WHISKY-ONLINE AUCTIONS OCTOBER RESULTS 2019
The latest auction saw a reasonably predictable return of Macallan to the top spot with the 2017 Macallan M Black Decanter hitting £7000. This was contrasted by the 1947 Campbell Hope & King Macallan at £3900. Two very different sides of Macallan: one driven more by brand image and the other by liquid and history. A good illustration of the multiple forces that help drive Macallan’s present value on the secondary market. Somewhere in between these two influences was the result for a box of 12 miniatures of the Macallan Private Eye bottling which achieved £3300 – not an insignificant amount for minis which were often given away at the time.
Other notable high-end results were the Glenfarclas 1956 Family Cask number 2358 which fetched £3600 and the Port Ellen Maltings bottling at £3100. It’s good to see this bottling again after a while and to see it starting to climb again after being relatively static for the past year or so. Anyway, who has ever tasted it knows the quality of whisky inside.
Macallan & Glenfarclas Dominate
Much of the rest of the top end of the sale was dominated by Macallan and Glenfarclas. Although, from the perspective of a drinker, it is interesting to note that the older single cask Glenfarclas bottlings are sitting pretty much in line with the old Macallan 18 and 25-year-old bottlings. Both represent amazing quality of whisky but from rather opposing ends of the Speyside age spectrum.
The Bowmore 1972 27-year-old official single cask hit £1750, narrowly scraping past a 1936 50-year-old Mortlach from Gordon & MacPhail at £1700. Although, admittedly this bottle did have a pretty poor filling level which almost certainly explains its lower than usual hammer price.
Low Filling Levels
Speaking of filling levels, it’s always interesting to spot of this key conditional factor can influence a bottle’s price in an auction. Two examples of the Port Ellen 1st release closed at £1850 and £1500; naturally the lower level one got the lower price. It’s always worth keeping an eye on your bottles and, if levels seem to be dropping, it’s a good indication that it will be soon time to drink or sell.
A beautiful condition example of the Clynelish 1972 23-year-old 57.1% Rare Malts hit a solid £1400, matching the next bottle along, a 1967 42-year-old Highland Park from John Scott. While other interesting older bottlings at this point in the sale were a Macallan 1950 bottled by Berry Brothers in 1974 and a Highland Park St Magnus label bottling from the 1970s at 100 proof, they finished at £1200 and £1150 respectively. The Macallan in particular contrasts with the other more ubiquitous modern official releases, many of which are hundreds of pounds higher in the auction. I know which one I’d rather drink though.
It was interesting to see the likes of the Lagavulin 1979 35-year-old Syndicate bottlings finishing up at £975 and £950. Is oversupply of these bottlings to the market starting to make itself felt in the hammer prices? Or is this the effect of recent American tariffs? This will be the most interesting factor in the secondary market in the coming months. For now, though it doesn’t seem to have had an immediate effect. It’s also further underpinned by the fact that the 1990 25-year-old Syndicate Lagavulin finished at £410, also slightly lower than usual.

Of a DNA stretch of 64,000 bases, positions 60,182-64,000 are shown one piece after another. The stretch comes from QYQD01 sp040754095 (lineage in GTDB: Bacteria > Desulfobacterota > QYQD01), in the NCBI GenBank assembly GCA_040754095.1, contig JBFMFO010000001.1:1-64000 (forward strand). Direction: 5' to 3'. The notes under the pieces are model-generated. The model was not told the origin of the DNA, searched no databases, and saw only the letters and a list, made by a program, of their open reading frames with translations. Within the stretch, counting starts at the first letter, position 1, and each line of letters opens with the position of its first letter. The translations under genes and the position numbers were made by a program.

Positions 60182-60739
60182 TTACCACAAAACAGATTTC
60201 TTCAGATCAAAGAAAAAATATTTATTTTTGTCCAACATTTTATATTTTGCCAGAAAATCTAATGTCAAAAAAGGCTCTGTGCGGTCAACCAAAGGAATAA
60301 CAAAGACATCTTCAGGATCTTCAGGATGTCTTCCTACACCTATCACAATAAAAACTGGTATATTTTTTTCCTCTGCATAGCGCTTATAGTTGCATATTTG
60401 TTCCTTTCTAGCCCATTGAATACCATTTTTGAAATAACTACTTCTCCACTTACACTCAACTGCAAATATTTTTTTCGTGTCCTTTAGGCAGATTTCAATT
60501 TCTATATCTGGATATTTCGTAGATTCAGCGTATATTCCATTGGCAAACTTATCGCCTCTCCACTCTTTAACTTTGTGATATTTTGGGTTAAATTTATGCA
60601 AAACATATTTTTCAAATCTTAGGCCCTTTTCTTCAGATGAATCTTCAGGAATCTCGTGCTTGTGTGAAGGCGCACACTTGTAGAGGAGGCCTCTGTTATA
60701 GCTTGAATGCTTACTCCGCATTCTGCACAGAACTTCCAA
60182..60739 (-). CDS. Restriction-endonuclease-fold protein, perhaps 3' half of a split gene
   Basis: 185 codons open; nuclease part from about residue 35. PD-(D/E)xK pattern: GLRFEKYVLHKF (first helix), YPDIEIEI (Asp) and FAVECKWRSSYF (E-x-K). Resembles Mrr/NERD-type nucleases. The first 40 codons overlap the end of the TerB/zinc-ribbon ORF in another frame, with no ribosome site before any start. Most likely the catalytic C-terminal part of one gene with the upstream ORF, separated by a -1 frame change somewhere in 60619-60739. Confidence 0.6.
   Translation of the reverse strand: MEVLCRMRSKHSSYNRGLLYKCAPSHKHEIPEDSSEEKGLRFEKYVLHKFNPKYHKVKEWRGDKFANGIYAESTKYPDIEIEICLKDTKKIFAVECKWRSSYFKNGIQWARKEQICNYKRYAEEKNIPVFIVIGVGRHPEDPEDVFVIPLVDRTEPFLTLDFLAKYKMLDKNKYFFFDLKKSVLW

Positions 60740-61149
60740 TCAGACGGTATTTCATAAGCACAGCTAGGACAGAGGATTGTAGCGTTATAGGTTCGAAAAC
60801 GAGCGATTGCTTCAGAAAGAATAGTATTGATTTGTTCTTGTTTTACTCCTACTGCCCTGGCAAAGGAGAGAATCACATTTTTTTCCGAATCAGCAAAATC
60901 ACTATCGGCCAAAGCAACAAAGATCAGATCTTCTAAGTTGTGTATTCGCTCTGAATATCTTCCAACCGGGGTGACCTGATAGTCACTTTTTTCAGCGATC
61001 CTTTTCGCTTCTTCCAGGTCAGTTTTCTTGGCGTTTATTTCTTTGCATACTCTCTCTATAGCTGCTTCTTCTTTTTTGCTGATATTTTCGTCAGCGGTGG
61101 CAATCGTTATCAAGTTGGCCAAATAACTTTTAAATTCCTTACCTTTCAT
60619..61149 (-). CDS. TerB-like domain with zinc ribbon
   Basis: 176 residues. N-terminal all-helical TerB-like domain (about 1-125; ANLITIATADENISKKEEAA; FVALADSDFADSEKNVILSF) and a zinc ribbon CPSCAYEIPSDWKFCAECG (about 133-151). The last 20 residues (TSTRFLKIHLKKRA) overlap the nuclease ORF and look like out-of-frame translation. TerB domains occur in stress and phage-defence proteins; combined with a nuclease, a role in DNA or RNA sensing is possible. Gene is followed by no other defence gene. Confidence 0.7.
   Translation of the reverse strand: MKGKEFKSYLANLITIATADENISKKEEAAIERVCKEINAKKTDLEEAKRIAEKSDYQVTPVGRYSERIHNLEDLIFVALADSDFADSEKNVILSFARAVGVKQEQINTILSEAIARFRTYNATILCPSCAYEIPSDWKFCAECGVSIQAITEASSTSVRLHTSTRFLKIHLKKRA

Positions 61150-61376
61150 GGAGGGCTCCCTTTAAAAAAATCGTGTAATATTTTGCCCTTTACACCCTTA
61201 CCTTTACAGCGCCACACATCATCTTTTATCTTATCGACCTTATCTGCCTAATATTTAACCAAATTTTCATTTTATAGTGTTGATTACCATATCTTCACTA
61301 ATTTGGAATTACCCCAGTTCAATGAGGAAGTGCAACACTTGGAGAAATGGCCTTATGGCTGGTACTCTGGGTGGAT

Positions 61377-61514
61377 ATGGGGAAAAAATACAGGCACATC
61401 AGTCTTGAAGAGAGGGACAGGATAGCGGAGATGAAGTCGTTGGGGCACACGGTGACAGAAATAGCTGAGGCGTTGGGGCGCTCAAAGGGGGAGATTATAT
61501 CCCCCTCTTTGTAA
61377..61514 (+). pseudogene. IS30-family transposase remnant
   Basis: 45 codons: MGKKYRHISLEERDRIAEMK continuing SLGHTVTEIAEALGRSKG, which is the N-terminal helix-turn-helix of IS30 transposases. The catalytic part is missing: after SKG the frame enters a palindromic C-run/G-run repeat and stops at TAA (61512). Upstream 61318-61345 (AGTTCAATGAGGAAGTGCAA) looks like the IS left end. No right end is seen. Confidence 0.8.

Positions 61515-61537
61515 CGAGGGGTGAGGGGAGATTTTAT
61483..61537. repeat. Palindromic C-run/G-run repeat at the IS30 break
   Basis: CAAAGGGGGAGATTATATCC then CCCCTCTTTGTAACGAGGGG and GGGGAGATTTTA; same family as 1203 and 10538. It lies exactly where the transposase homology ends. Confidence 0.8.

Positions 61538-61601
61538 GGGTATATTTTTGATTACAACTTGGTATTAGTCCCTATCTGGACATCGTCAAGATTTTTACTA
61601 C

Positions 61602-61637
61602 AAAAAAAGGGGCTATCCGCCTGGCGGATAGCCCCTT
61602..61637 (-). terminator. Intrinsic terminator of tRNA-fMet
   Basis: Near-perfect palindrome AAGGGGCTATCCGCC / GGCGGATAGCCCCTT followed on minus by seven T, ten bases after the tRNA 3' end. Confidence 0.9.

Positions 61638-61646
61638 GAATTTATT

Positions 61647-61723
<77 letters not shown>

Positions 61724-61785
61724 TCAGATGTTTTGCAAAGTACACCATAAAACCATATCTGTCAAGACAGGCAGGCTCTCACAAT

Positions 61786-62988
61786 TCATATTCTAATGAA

Another Rare Malts Clynelish did well, this time the 1974 23-year-old 59.1% which hit £750. While the 1970 40-year-old Glenury Royal from the 2011 Special Releases also performed well at £725. It was good to see the return of the 1966 Banff bottled by Gordon & MacPhail in 2015 as part of their now discontinued Rare Old series. It fetched a comfortable £625.
There’s a lot of chatter these days about Daftmill and Rosebank and the character comparisons between the two. So it seemed rather suitably ironic that a 1990 21-year-old Rosebank Special Releases bottling ended up sitting side by side with the recent Daftmill single sherry cask for Berry Brothers at £600 respectively. Both great whiskies, although, on this occasion, both quite different in style.
Moving further down the sale it was interesting to see a Tomintoul official 1977 – 2013 single cask at £490, not a name mentioned too often in these auction results. Similarly, Tasmanian whisky, although undeniably gaining in deserved popularity, is not a regular feature in auction results. So it was quite interesting to note a 2008 – 2017 Sullivan’s Cove hitting £290. Clearly there are a number of distilleries in the ‘new world’ that are increasingly worth watching.
Bargains For The Drinker
In terms of bargains for the drinker there are a few more interesting bits and pieces this time around. Perhaps most eye-catchingly an old Ardbeg 1975 Connoisseur’s Choice bottling from Gordon & MacPhail which fetched £210. I bet there will be a few folk scratching heads wondering how they missed that. A North Port 1976 24 year old by Signatory and a 1978 19-year-old Coleburn by Cadenhead also look tasty at £185 apiece. As ever there’s always some interesting bits and pieces if you’re willing to be quick and attentive come the end of an auction. While on the flip side older official bottlings like the White Horse Lagavulin 16-year-old and the Glendronach 15-year-old litre were showing signs of an upward shift in price. Once again the month tide of results rises for some and retreats for others.
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